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Children, Added Sugars, & Cancer Treatment

By Guest Blogger September 7, 2022PearlPoint News, Pearls of Wisdom Blog

September is Childhood Cancer Awareness Month. At the Leukemia and Lymphoma Society we’re daring to improve the quality of life for every child with blood cancer, daring to dream of them thriving. The Leukemia & Lymphoma Society (LLS) recognizes kids are different and their blood cancers need to be treated differently, so we are daring to change the paradigm of treatment and care of pediatric blood cancers. Find more information about the initiative: https://www.lls.org/dare-to-dream

Children, Added Sugars, & Cancer Treatment

Many people are confused about the role of sugar in a healthy diet for children.  Should all sugar be eliminated?  Is there an acceptable amount?  According to the American Heart Association, children ages 2-18 should have less than 25 grams of added sugars per day and drink no more than one 8-ounce sugar-sweetened beverage per week.

This recommendation can be challenging for any child/teen to follow, but it can be especially hard when a child is undergoing cancer treatment. For example, many children receive steroids as a part of their treatment plan. A common side effect of steroids is increased appetite, which may cause children to crave food/beverages with added sugars.

It is important to be mindful of how much added sugars are in the diet because eating large amounts of added sugars can cause weight gain, increase blood sugars, increase inflammation in the body, as well as increase the risk of high blood pressure, high cholesterol, cardiovascular disease, fatty liver disease, and dental cavities.

Common Foods with Added Sugars

If given the choice, many children and teens will choose to replace healthy foods with sugary foods. This can result in children missing out on valuable nutrients that are found in a balanced diet.

Kids and teens will often choose soda, fruit flavored drinks, sports drinks, cakes, cookies, and sugary cereals. Other common sources of added sugar are energy drinks, commercially flavored waters, candy, brownies, pies, doughnuts, sweet rolls, pastries, ice cream, pudding, candy, jams, syrups, and sweet toppings.

Most sugar-sweetened beverages, such as sodas, have 20-35 grams of sugar per serving!  Here is a short list of kid-preferred foods and the amount of added sugars they contain:

  • pieces of candy corn = 16 grams of added sugar
  • 5 chocolate kisses = 13 grams of added sugar
  • 1 glazed donut = 12 grams of added sugar
  • 1 packet flavored oatmeal = 10 grams of added sugar
  • 1 cup frosted flakes cereal = 12 grams of added sugar
  • 2 chocolate-sandwich cookies = 13 grams of added sugar
  • 12 ounce can soda = 39 grams of added sugar
  • 20 ounce sports drink = 36 grams of added sugar

Natural vs. Added sugars – There is a Difference!

Naturally occurring sugars such as those found in whole pieces of fruit, some vegetables (e.g., potatoes, corn, peas), or plain dairy products are not added sugars. These foods contain natural sugar and play an important part of a healthy, balanced diet. So, keep eating those apples, berries, peaches, and oranges!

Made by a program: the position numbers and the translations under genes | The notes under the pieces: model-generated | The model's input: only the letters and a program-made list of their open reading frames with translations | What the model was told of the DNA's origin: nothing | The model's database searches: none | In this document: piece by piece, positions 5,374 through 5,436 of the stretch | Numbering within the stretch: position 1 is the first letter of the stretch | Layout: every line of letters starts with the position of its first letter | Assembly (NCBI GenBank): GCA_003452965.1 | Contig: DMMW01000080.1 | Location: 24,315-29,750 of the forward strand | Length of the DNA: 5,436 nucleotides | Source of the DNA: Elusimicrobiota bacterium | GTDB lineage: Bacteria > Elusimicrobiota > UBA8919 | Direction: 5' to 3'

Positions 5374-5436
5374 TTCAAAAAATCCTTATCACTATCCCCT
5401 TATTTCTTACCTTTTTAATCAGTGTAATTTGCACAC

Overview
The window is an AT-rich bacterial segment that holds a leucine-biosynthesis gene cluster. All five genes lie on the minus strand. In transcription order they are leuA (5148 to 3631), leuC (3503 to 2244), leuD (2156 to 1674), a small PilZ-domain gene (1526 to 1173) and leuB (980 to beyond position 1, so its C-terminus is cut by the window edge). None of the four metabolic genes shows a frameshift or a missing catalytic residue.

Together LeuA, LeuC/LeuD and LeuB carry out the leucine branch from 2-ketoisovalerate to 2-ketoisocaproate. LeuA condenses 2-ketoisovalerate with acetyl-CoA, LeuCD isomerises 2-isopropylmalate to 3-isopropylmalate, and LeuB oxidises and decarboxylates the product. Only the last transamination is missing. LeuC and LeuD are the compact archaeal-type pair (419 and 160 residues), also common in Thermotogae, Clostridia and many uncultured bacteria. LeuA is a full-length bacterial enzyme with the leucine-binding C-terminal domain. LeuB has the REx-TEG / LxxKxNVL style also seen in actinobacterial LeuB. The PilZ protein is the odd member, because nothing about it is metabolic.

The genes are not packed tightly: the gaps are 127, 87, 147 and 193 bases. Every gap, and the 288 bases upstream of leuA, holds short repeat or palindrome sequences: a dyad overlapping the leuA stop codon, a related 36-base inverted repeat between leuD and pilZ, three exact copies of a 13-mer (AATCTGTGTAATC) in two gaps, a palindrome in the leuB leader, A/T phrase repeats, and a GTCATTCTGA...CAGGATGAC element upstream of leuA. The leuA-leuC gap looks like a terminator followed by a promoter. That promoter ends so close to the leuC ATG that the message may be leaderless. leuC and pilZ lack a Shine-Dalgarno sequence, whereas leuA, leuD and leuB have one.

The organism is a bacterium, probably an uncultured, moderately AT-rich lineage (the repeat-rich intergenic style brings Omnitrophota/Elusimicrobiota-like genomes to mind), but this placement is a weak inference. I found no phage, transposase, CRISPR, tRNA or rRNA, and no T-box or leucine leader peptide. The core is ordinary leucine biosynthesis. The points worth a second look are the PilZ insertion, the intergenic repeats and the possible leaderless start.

Whole pieces of fruit provide fiber which helps to evenly distribute blood sugars compared to the “sugar high” (quick spike in blood sugar) that can occur when drinking sweetened beverages or eating candy.

Added sugars include any syrups or sweeteners added to a food. Foods with added sugars will almost always be processed or packaged foods.

Reading Food Labels

The nutrition facts label contains an “added sugar” . After looking at several food labels, you may be surprised to find how many processed foods contain added sugars. For more detailed information about reading the food label, click here.

Tips for Decreasing Added Sugars in the Diet

  • Offer water instead of sugar-sweetened beverages. If you like flavored beverages, try adding lemon, cucumber & mint, or berries for an infused flavor.
  • Offer Club Soda or Seltzer Water for a carbonated drink instead of a regular soda.
  • Offer fruit as a dessert instead of cakes, pies, cookies, doughnuts, ice cream, or candy. Fall and winter are approaching, click here to see a list of seasonal fruits.
  • Offer plain dairy products instead of flavored milk/dairy (chocolate milk, sweetened yogurts). Add fresh fruit on top of plain yogurt for natural sweetness.
  • Offer unsweetened apple sauce instead of sweetened applesauce.
  • Offer whole foods instead of processed .
  • Think ahead and pack snack foods to go, such as fruits, vegetables, trail mix and nuts. This may keep you from grabbing a snack from the candy aisle or vending machine.

 

 

Resources:

http://circ.ahajournals.org/content/early/2016/08/22/CIR.0000000000000439

https://www.dietaryguidelines.gov/sites/default/files/2020-12/Dietary_Guidelines_for_Americans_2020-2025.pdf

https://pearlpoint.org/nutrition-and-childhood-cancer/

 

Kristen Miller, MS, RD, CSP, CLEC

Kristen has been a pediatric registered dietitian for 8 years and works as an inpatient oncology dietitian at CHOC Children’s Hospital in Orange County, CA. She cherishes the connections she makes with her patients and families, and is in constant awe of their strength and resilience. In her free time, she enjoys camping, hiking, and going to the beach with her husband and kids.

 

 

 

 

 

 

 

 

 

 

Guest Blogger

Author Guest Blogger

PearlPoint Nutrition Services often features guest bloggers to write on a variety of topics related to cancer, nutrition, and survivorship. If you have an idea for a blog or would like to contribute to Pearls of Wisdom, email abby.singh@lls.org.

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